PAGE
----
World Enough, and Time
Reviewer: Lee Rossi
A book of poems is like one of those fabulous creatures from a medieval bestiary—part lion, part snake, part bat—not all the parts convinced that they belong together. Mary Makofske’s World Enough, and Time is such a beast, confessional free-verse narratives conjoined with Metaphysical conceits, formalist exercises side by side with meditations on social and political topics. If variety is the spice of your life, then you will like this book, for it offers Makofske, a restlessly skillful artist, the chance to demonstrate her considerable range.
The book opens with a lengthy section devoted primarily to family. Her parents seem to have enjoyed what for the time was a typically dysfunctional marriage.
their love and rancor
danced like water
on a hot griddle
and rose to steam that still
can cloud my sight
(“In My Mother’s Kitchen”)
In the daughter’s telling, the parents seem to have chosen one another based primarily on their difference in temperament. The father, for instance, embraced disappointment as if it were his destiny:
My father bet always on long shots,
believing in whips and words plunged
on the homestretch into the ear.
As if the future could redeem the past.
Her mother, on the other hand, is an educator, an idealist. In “My Mother, La Profesora, 1938,” we find her teaching Mexican immigrants in Texas, the only Anglo in the class picture. The poem emphasizes the contrast between the students’ prospects (“the future they stare at with steady gaze / gives them nothing to smile about”) and the mother’s optimism (“Isn’t the future / another language she can learn, / a song she can play by ear?”).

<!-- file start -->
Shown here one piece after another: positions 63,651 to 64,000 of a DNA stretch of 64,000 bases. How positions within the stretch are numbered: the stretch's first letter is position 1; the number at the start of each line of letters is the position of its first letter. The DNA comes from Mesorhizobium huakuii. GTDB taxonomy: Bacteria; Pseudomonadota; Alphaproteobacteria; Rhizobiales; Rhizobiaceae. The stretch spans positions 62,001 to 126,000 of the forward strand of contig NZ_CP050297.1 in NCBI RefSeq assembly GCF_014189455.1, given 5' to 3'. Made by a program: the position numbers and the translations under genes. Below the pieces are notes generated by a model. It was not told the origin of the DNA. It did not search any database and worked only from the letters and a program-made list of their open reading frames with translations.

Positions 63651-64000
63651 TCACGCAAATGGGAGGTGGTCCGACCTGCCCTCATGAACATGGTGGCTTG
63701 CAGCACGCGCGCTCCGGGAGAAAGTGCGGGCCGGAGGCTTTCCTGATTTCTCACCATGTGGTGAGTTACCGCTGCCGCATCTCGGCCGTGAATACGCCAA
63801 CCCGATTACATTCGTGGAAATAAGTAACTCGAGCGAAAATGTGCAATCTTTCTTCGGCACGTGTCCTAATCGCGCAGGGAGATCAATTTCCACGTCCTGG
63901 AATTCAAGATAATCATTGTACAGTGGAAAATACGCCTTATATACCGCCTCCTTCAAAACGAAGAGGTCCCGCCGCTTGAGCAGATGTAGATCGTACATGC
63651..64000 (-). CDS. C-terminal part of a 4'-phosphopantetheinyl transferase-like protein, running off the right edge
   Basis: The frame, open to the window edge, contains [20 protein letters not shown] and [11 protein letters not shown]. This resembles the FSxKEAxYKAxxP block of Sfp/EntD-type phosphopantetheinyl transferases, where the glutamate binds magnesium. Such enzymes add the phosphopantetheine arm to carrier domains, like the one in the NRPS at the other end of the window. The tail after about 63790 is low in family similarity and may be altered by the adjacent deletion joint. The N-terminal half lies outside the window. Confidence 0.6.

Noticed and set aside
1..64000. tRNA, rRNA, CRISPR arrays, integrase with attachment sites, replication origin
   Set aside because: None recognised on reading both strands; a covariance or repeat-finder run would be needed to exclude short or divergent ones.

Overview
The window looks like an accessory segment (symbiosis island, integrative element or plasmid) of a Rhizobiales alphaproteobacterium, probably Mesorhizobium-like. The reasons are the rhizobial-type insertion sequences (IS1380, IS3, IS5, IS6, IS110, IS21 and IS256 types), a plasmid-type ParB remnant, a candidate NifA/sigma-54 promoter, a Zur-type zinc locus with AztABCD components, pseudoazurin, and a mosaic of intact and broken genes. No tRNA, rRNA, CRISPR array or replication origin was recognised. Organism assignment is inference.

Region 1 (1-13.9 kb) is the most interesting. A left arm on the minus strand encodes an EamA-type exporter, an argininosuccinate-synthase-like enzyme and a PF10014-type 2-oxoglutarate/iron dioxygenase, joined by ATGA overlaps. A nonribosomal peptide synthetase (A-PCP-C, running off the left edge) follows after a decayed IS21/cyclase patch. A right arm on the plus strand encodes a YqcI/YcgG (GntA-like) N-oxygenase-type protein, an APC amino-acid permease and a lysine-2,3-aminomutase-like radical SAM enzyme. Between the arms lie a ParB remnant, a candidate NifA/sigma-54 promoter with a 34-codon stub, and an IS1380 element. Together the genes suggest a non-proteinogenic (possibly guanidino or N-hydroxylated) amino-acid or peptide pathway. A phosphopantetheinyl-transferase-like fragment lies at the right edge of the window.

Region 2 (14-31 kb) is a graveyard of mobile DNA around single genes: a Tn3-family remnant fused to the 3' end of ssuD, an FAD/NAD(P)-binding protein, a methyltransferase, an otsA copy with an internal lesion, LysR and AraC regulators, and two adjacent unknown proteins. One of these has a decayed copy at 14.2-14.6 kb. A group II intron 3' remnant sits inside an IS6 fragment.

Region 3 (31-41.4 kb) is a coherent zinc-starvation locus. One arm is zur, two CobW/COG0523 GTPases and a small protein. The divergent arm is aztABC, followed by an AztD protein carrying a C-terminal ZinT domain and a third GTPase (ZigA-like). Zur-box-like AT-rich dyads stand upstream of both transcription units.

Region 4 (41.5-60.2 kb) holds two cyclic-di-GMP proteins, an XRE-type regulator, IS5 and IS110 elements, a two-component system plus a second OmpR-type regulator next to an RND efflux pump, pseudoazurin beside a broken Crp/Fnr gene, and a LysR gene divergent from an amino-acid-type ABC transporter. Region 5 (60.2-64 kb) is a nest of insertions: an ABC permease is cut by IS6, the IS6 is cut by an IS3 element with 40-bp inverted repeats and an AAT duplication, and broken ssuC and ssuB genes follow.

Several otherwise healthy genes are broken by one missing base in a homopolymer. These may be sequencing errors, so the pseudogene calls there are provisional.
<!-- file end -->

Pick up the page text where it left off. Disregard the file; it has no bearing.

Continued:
No surprise then that Makofske charts a different path for herself, watchful, thoughtful, a bit suspicious, one that avoids the extremes of her parents. In assessing the “Signs” of love, for instance, she recommends unselfconscious kindness and “careless grace” over passion and “sweaty palms.” She is, if anything, too careful, confessing in “Sweet, Bitter, Bittersweet,” (a pantoum) that “turning to stone under stress is my greatest art.”
Personal history, however, is only one side of this multi-faceted artist. As with many poets, the art of poetry is a major concern. “A Tough One” might be one of the finest (and most ironic) meditations on the vocation of poetry that I have ever read. Birthing a poem, the poet tells us, is not unlike a chronic disease:
…Oh, no, it came and went like
malaria. For days or years I was perfectly well,
and then without warning fevered
with stumbling line breaks, shaky metaphors,
the fog of delirium.
In addition to her characteristic guardedness, one notices an enthusiasm for the almost-Metaphysical conceit.
This love of metaphor finds its most extended expression in a series of three poems dedicated to the ampersand. For someone who disdains them as “Symbols that never made the musical cut,” Makofske can’t seem to stop writing about them:
It used to be cicadas
swarming through poems.
I imagine a workshop